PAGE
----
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New Study Finds Myths, Misrepresentations in Women’s Studies Textbooks

By Glenn Sacks

A new study by the Independent Women’s Forum has concluded that Women’s Studies textbooks "ignore facts in favor of myths," "mistake ideology for scholarship," and encourage students to "embrace aggrievement, not knowledge." The study, Lying in a Room of One’s Own: How Women’s Studies Textbooks Miseducate Students, examined the five most popular Women Studies’ textbooks in the United States.

The study’s author, scholar Christine Stolba, used the textbooks because she sought to examine academic feminism’s mainstream, instead of its oft-criticized fringe. She divided her study into three main categories, "Errors of Interpretation," "Errors of Fact," and "Sins of Omission."

The "Errors of Interpretation" occur in large part because the textbooks construe every study, statistic, or piece of evidence to mean that women are miserable and oppressed, and that men are privileged oppressors. Among the "truths" that the textbooks tell us are: women are under siege from virtually all sectors of society; little has changed for women in the past three decades; believing that women have achieved equality is "modern sexism"; and most women are not naturally attracted to men but are the victims of "compulsory heterosexuality" maintained through (male) "social control."

The textbooks also depict motherhood as a "burden for women, something to be overcome" and portray women who choose to remain home with their young children as dupes who buy into oppressive traditional female roles. In addition, bad fathers are described as the rule rather than the exception, the prevalence of sexual abuse and molestation are wildly exaggerated, and students are told that fathers represent a "foreign male element" that mothers and daughters must often unite against.

Among the many "Errors of Fact" Stolba cites are the belief that the government has ignored women’s health needs at the expense of men’s, and that the gender wage gap is a direct result of discrimination.

The women’s health claim was made famous in 1990 by Senator Barbara Mikulski (D-MD), who generated national headlines when she cited the fact that women-specific health research comprised only 14% of the budget of the National Institute of Health (NIH) and labeled it "blatant discrimination." However, only 6.5% of the NIH’s budget went to male-specific research—the vast majority of the NIH’s research was (and is) addressed to health issues affecting both sexes. Since 1990 the disparity favoring female-specific NIH research has grown even wider.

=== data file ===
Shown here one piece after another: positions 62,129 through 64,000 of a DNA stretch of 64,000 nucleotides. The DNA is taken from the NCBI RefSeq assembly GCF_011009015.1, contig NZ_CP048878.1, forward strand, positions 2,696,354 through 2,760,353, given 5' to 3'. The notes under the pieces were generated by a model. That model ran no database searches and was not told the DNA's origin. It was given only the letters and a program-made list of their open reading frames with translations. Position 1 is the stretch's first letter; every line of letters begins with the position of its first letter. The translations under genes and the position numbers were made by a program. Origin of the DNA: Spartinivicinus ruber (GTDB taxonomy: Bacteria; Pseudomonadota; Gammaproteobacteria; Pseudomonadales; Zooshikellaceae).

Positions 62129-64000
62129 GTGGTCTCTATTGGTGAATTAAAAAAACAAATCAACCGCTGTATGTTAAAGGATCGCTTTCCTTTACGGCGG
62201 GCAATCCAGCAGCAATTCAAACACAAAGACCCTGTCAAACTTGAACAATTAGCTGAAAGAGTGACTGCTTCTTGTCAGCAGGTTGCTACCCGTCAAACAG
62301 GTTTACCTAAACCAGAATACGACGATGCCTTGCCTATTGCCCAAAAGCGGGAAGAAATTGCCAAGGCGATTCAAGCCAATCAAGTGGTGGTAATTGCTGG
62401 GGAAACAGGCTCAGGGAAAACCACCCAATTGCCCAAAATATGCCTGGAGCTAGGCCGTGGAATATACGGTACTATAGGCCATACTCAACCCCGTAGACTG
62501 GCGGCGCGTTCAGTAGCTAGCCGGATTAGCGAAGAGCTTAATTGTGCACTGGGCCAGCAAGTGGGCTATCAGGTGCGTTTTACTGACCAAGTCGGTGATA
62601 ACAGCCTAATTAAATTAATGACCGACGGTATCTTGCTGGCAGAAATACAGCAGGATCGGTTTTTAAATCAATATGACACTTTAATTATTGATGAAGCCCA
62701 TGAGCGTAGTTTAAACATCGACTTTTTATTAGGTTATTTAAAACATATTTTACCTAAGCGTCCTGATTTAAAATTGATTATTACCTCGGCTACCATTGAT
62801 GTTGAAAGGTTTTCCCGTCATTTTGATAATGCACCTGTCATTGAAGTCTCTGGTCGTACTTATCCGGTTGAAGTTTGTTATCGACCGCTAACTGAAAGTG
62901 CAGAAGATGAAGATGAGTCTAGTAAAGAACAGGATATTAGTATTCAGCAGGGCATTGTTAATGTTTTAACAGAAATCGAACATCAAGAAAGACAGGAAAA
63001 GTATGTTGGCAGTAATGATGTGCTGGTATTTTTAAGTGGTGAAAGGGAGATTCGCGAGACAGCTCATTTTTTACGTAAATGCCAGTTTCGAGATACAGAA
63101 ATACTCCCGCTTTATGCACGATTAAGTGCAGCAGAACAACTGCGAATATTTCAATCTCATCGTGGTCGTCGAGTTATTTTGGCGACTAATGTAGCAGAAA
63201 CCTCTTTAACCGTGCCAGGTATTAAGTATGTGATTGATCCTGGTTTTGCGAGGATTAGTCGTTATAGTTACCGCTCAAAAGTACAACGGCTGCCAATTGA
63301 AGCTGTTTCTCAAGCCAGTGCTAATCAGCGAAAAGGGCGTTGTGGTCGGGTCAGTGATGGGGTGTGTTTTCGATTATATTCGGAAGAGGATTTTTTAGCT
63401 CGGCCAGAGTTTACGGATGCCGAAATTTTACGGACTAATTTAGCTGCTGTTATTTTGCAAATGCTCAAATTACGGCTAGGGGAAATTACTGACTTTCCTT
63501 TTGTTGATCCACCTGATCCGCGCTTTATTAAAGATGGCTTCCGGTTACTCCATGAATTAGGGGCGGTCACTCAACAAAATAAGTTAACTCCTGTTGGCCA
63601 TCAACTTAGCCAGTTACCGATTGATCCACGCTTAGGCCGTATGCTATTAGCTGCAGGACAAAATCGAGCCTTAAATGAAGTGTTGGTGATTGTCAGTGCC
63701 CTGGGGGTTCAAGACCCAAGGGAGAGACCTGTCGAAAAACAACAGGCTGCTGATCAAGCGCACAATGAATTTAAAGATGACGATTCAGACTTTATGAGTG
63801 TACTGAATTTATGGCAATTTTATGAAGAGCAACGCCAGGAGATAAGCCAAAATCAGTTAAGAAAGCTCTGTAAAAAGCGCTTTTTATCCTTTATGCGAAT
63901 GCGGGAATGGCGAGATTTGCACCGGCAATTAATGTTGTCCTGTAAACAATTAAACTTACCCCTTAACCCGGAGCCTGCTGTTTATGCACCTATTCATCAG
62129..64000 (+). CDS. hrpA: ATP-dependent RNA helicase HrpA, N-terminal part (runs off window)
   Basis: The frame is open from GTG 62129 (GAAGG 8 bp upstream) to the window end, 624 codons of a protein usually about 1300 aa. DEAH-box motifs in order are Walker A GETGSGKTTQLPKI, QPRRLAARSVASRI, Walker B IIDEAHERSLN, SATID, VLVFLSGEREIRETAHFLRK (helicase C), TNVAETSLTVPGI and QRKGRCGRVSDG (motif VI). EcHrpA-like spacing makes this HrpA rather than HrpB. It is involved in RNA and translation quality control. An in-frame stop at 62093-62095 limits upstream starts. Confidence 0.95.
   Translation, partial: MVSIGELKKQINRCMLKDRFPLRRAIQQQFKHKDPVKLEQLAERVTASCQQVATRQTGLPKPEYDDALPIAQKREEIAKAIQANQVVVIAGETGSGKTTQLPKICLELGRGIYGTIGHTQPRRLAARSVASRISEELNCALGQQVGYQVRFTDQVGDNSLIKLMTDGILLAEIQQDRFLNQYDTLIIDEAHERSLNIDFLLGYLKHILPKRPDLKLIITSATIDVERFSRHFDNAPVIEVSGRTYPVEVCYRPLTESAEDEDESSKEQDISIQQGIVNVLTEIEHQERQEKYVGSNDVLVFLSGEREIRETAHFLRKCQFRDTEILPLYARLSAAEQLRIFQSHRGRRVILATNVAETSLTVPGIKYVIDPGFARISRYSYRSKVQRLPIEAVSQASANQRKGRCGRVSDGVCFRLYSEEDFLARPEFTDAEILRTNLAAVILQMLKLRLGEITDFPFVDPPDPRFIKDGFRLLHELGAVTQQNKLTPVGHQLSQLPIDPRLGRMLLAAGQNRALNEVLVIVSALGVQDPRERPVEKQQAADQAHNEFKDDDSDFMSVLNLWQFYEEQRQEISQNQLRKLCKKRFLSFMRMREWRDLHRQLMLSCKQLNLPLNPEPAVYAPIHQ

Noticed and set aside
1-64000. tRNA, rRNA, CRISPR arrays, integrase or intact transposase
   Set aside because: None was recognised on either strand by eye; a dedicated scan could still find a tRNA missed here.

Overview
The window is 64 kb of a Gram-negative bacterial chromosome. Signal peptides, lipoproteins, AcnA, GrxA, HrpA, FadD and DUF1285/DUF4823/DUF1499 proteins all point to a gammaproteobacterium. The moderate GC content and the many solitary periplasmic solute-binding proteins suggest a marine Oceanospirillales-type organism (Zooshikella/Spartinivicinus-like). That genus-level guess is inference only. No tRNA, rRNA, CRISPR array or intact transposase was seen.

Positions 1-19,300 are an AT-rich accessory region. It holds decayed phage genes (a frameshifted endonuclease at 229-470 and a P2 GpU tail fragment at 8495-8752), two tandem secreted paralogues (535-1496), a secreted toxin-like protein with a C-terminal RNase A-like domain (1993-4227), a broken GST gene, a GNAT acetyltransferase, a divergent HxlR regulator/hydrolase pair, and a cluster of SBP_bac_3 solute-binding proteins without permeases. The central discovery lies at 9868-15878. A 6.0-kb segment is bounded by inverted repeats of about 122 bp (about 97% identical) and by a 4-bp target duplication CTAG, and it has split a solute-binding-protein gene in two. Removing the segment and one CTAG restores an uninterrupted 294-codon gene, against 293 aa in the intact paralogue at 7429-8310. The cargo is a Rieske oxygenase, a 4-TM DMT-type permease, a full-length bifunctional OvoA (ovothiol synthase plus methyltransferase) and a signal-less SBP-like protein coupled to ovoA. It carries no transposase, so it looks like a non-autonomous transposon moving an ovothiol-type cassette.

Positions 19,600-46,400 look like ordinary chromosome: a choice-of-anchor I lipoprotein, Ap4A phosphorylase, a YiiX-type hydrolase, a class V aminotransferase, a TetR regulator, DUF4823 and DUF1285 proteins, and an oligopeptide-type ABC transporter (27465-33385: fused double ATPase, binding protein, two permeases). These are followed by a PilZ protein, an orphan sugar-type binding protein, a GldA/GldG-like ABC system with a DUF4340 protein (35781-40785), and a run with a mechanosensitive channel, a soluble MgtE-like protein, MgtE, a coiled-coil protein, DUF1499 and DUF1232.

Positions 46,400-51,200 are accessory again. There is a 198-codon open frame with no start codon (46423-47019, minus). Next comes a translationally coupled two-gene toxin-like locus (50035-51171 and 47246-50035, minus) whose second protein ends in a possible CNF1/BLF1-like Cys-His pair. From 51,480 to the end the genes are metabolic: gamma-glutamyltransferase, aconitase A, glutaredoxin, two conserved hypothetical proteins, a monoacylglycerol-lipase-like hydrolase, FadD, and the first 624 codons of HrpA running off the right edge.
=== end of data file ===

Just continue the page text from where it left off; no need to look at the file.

The claim that men are paid more than women for the same job has been refuted by studies by liberal, dissident feminist, and conservative organizations, all of whom have found that single men do not earn more than single women. The gender wage gap is caused by the career sacrifices that mothers make for their children, and the personal sacrifices fathers make (longer work weeks, more consecutive years of service, more hazardous jobs, etc.) in order to earn the money to support those children. Surveys which take these factors into consideration have shown that, for the same job, women earn within 2% of what men do.

In "Sins of Omission" Stolba notes that the textbooks airbrush all heroines to remove their flaws. For example, Margaret Sanger, the founder of Planned Parenthood, is extolled, but her well-documented racism is not mentioned. Similarly, former Pakistani Prime Minister Benazir Bhutto is praised uncritically without noting her administration’s corruption.

Powerful or heroic women who happened to hold conservative beliefs, such as Florence Nightingale, Golda Meir, and Margaret Thatcher, are either ignored or are portrayed as sellouts who "turned from other women." The power wielded by first ladies is praised in the wives of Democratic presidents and ignored in the wives of Republican presidents. Feminist dissidents, an increasingly numerous and vocal group, are dismissed briefly, if they are mentioned at all.

Alice Graves, a UCLA graduate familiar with Women’s Studies, agrees with Stolba’s depiction. She says:

"Much of what is taught in Women’s Studies panders to us and insults our intelligence. I want to learn the truth about both women and men, the good and the bad. I want all women’s voices to be heard, not just those who toe the party line. Do my professors believe that I can’t be trusted to think for myself?"

 

 

 

  • Cybercast News Service
    Apr. 1, 2002